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Dublin: 0°C Friday 23 April 2021

Cyrus Christie is 'not the greatest defender' but insists he's 'learning'

The 23-year-old spoke of his frustration at being left in “two-v-one” situations during the Belarus match.

Cyrus Christie has won five Ireland caps.
Cyrus Christie has won five Ireland caps.
Image: PA Wire/Press Association Images

IRELAND’S CYRUS CHRISTIE has admitted he’s “not the greatest defender” but feels he has improved markedly in recent times and the attacking full-back is continually “learning” about the game.

Derby’s Young Player of the Year, who has won five Ireland caps since making his debut against USA in a November 2014 friendly, impressed as Seamus Coleman’s deputy during the qualifying campaign, in the process helping the team earn clean sheets away to Gibraltar and at home against Germany.

However, Christie was less convincing in the recent Euro 2016 warm-up against Belarus. While the 23-year-old was typically impressive going forward, he seemed vulnerable defensively and admits he was partially culpable for the visitors’ second goal.

It was an uncharacteristic lapse, however, as Christie was part of a Derby side that had one of the best defensive records in the Championship.

Nevertheless, provided Everton star Seamus Coleman is fit, Christie admits that it will be a tough task getting in the side ahead of “probably the best right-back in the Premier League for last few years”.

He is a fantastic player who is getting touted around for a big price tag… Seamus is always talking to me about improving my game and what I do well, and that’s fantastic for myself.”

However, the prospect of Coleman and Christie in the same Ireland XI is not inconceivable. Christie revealed that O’Neill has spoken to him in the past about the possibility of playing left-back or right-wing, with the player explaining that he would be “more than happy to fill in” in either role if necessary.

The latter position, in particular, would not be especially unfamiliar to Christie. The Coventry-born star began his footballing life as a winger, before being converted into a full-back.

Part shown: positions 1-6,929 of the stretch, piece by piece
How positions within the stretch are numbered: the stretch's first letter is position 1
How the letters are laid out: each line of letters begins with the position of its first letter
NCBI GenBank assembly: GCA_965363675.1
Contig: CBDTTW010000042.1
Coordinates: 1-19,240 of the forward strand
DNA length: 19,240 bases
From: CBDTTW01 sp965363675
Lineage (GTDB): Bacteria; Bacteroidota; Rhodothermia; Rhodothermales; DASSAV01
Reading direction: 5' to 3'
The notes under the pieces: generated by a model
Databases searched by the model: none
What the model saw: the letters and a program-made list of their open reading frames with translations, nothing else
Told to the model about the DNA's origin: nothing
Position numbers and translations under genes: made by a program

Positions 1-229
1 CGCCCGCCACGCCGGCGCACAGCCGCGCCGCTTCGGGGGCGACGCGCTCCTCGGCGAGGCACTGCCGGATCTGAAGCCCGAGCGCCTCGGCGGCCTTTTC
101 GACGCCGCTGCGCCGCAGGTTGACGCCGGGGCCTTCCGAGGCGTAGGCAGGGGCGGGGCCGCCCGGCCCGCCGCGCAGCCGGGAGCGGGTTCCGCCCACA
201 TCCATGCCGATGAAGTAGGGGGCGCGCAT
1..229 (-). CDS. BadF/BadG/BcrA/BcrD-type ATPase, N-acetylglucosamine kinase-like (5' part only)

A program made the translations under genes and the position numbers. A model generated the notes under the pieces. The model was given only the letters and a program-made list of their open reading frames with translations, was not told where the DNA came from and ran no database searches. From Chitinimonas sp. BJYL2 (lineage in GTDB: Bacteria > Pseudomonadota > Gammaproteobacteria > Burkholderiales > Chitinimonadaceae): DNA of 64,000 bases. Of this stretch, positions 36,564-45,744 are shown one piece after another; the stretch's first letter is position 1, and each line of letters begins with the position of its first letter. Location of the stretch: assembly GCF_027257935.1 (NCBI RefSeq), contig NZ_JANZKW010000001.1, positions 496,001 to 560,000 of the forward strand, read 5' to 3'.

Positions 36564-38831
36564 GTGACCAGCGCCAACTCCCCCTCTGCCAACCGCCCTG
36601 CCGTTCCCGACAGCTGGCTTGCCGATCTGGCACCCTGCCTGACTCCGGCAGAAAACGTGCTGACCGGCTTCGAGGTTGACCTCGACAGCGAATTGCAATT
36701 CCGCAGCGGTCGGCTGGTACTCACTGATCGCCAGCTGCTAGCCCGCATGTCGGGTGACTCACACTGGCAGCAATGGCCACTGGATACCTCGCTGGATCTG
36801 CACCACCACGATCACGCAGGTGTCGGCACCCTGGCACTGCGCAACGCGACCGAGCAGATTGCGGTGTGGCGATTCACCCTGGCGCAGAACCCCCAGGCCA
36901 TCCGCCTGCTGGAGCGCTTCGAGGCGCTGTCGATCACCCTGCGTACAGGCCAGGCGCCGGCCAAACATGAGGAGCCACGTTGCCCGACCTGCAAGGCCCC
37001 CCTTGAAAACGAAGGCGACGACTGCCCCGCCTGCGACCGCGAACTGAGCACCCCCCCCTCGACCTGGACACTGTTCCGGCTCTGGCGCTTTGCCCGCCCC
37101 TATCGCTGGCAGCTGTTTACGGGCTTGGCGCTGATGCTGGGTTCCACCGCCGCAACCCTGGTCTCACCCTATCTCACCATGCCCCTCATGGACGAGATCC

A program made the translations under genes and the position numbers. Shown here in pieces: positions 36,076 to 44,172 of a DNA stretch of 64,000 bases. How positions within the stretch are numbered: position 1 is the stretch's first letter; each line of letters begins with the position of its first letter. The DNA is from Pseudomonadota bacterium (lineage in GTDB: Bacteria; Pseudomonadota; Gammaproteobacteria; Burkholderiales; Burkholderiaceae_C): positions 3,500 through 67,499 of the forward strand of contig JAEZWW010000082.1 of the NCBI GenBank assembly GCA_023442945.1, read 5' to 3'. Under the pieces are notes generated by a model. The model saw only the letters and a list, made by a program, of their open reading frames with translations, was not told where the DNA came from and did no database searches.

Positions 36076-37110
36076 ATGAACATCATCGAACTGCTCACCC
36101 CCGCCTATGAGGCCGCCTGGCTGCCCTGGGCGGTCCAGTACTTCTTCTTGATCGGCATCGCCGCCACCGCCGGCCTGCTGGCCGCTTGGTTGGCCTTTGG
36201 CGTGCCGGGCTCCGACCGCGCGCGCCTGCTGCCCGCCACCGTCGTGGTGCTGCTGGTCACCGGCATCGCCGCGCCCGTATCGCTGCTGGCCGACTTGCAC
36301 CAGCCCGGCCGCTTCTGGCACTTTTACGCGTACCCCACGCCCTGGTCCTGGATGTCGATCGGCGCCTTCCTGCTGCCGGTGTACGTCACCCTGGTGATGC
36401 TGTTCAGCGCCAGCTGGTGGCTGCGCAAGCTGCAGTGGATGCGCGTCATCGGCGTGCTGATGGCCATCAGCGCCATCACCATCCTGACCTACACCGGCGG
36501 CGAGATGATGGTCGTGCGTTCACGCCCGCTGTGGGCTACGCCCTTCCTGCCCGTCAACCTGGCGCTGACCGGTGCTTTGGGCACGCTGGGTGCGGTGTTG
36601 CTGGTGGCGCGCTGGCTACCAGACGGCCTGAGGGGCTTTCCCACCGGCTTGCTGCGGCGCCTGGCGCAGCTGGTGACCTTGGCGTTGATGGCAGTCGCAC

I haven’t been playing right-back for that long. Right wing is where I did start my career. I am (more) comfortable further up the pitch than defending. But when you’re that attacking, everyone seems to pick up on the defensive faults more than anything because it seems to shine through that you’re not defensively capable.

“But I haven’t been done defensively. Everyone wants to pick up on one little aspect aspect of my defensive (game), but this season, I’ve been reasonably solid.”

Of last week’s friendly in Turner’s Cross, he added: “I was isolated two-v-one a lot (against Belarus). We were playing a different kind of shape. I was doing a lot of work up and down (the flanks). For the second goal, I probably could have done better. I’ll hold my hands up to that. But Martin O’Neill was complimentary to me. He came over to me after the game and said I’d done well.

“I am always learning defensively. I’m not going to say I’m the greatest defender, because I’m not. But for me, it is about learning, and each year and each game I’m learning a lot. This season, I feel I’ve come out on top against my wingers and have proved to a lot of people that I can defend.

“That always is going to be a question mark over my head because of my attacking capabilities, but I’m just taking it in my stride and looking to improve because first and foremost, I am a defender. People want me to defend first, but the way the modern game’s changing, you have to be able to do both.”